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Report: Medical Examiner Concludes Jeffrey Epstein's Death A Suicide By Hanging

Jeffrey Epstein in a March 2017 mugshot SHUTTERSTOCK
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Jeffrey Epstein in a March 2017 mugshot SHUTTERSTOCK

The city's chief medical examiner announced the official determination that Jeffrey Epstein's cause of death was suicide by hanging in his jail cell, a source tells ABC News. The formal determination follows a week of questions regarding the disgraced multimillionaire's sudden death and why he was not more closely guarded during his final hours.

The Associated Press reports that the ME has confirmed ABC's story. The Medical Examiner's office has not responded to Gothamist's requests for the autopsy report.

Update 5:30 p.m.: The Chief Medical Examiner Dr. Barbara Sampson has issued the following statement: "After careful review of all investigative information, including complete autopsy findings, the determination on the death of Jeffrey Epstein is below—Cause: Hanging Manner: Suicide."

As speculation continues to swirl around those circumstances, more details have emerged regarding the disgraced sex offender’s final days in jail. Forbes reports that on July 30th—five days after Epstein was found injured in his jail cell with marks on his neck, and one day after he was reportedly taken off suicide watch—he spent several hours meeting alone with a young woman, possibly a lawyer, in a private room commonly used for inmates to meet with their attorneys.

Forbes’ story is based on the account of an unnamed attorney who was visiting the Manhattan Correctional Center that day and witnessed the meeting. The person meeting with Epstein was not his criminal defense attorney Reid Weingarten.

“The optics were startling,” the attorney source told Forbes. “Because she was young. And pretty.” Epstein, obviously, was long accused of sexual abuse of underage girls; prior to his August 10th death in his jail cell, he was being held on federal sex trafficking charges.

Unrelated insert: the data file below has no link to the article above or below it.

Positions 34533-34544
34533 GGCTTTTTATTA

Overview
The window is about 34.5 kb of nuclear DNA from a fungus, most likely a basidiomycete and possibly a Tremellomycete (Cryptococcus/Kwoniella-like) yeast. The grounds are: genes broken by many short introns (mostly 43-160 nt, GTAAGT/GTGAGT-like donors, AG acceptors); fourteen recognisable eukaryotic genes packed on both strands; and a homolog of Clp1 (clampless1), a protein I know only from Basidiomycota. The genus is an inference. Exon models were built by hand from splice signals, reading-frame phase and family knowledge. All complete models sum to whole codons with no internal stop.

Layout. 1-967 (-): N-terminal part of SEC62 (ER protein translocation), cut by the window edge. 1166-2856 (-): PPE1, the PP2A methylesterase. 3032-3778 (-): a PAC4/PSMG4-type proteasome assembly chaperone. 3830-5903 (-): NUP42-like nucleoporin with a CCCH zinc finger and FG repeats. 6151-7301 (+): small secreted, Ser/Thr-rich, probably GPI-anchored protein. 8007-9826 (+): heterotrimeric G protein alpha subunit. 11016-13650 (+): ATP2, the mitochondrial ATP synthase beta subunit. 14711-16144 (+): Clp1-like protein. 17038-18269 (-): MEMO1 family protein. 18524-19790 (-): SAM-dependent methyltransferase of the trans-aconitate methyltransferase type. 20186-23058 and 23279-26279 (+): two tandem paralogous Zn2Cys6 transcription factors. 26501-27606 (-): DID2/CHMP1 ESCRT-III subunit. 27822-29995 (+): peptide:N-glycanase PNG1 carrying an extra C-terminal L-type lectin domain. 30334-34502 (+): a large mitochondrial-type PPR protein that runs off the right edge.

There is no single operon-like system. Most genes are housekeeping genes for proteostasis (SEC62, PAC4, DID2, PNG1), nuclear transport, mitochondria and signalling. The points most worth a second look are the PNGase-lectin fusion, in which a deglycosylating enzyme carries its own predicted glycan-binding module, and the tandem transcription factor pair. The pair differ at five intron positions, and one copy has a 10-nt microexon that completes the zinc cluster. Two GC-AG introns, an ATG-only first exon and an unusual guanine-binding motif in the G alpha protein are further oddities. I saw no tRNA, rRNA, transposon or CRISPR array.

On Wednesday, the New York Times published a first-person account by Jennifer Araoz, a woman who alleges that Epstein raped her at his Upper East Side mansion in 2001, when she was 15. According to Araoz’s account, she was an aspiring actress and singer when she was approached by one of Epstein’s recruiters, who suggested that Epstein could help her career. She is now filing a civil action against Epstein’s estate. Araoz’s account of abuse joins a long and disturbing list of allegations of Epstein’s abuse, some of which was detailed in thousands of pages of unsealed court documents last week.

Meanwhile, on Thursday, before the official determination from the medical examiner, details of Epstein’s autopsy leaked to the Washington Post. The newspaper reported that Epstein had broken bones in his neck, including a broken hyoid bone, which some experts told the Post are more common in homicide victims. (There has since been some strenuous pushback on that assertion.)

Regardless of what officials say, conspiracy theories are likely to persist. Earlier this week, Epstein's former bodyguard told New York Magazine that he thinks "somebody helped him" kill himself.


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